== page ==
The role of Open Source and Foundations in Enterprises

I had the pleasure of joining a panel discussion that included several instrumental folks including Duncan Johnston-Watt, Sam Ramji & Monty Taylor on the role of the foundation. Without getting too far into the nitty gritty, there were some very interesting themes that came up…of which I will try to summarize here.


Many of the foundations are working with Open Source Software as a means to bring collaboration and organization to a collective of like-minded folks. In many ways, the role of the foundation is to bring organization to chaos.

During the conversation, a core conversation topic is the maturity model of engagement for customers. The model encompasses a number of different attributes. One of which is the relationship between individuals, foundations and commercial organizations.

Software Maturity Spectrum


One of the big misnomers with Open Source Software is that it is free. Open Source Software is not free. As one panelist equated: taking software without paying (or contributing back) is theft. At the opposite end of the spectrum is commercial software where a commercial agreement outlines the exchange of software for money. And, of course, there are a myriad of different attributes in between.

While this is only one way to slice the conversation, there are many ways in which one could look at how individuals engage with Open Source Software and how it, in turn, relates to foundations.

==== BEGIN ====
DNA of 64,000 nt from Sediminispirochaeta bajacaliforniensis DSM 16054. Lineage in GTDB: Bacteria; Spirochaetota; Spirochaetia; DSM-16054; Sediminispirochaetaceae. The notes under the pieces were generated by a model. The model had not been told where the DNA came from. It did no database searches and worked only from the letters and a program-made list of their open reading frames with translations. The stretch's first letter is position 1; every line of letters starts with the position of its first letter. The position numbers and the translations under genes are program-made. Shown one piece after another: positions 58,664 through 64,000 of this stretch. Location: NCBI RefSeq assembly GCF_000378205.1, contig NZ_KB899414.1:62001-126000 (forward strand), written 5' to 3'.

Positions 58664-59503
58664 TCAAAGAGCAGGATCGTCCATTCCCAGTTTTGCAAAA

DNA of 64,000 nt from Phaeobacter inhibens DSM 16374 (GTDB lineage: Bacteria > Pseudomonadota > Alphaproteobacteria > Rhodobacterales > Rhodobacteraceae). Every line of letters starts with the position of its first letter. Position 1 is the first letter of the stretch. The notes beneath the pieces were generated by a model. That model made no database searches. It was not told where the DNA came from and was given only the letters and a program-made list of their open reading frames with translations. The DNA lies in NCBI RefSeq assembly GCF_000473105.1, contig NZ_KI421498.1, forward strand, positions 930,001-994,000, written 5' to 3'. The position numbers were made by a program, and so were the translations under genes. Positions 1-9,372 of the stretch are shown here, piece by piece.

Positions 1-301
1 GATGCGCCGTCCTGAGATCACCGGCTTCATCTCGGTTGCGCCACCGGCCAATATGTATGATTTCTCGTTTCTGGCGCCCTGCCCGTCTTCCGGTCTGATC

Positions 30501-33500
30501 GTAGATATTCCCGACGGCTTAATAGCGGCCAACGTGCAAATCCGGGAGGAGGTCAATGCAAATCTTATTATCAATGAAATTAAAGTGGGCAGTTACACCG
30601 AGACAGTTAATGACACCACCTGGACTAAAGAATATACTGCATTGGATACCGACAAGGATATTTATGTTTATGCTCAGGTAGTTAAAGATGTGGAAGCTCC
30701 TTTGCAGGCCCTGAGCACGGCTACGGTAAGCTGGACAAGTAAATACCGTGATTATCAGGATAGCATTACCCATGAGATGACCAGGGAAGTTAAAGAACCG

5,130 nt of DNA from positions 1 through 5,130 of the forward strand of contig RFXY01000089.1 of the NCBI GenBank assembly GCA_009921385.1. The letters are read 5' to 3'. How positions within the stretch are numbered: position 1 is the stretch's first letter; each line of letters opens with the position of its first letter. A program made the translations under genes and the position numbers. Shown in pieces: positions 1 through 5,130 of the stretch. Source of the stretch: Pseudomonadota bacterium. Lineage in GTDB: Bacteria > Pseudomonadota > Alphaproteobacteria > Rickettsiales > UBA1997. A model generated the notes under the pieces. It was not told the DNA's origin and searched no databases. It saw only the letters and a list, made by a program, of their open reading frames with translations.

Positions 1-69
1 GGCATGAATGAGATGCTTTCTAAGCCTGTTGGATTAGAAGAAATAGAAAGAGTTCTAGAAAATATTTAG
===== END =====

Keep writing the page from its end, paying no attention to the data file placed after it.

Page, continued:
Each foundation follows a varied mission. However, there are three facets that often cover the core aspects of the foundation’s mission: Political, Economic and Technical. Many foundations will focus on the technical attributes without consideration of the economic nor political components. Unfortunately, only focusing on one facet leads to challenges that will manifest in a number of ways.

Not all foundations will, or need to, serve each of these dynamics. However, there is a reality setting in that the majority of foundations will need to address each of them in order. To ignore one or two (ie: political or economic) provides a significant, if not unsurmountable challenge.


In the end, foundations are complex. For the enterprise, it is important to understand the role of the foundation and how it aligns with your own vision and needs. It is important to find the appropriate ways to engage in a collaborative fashion.

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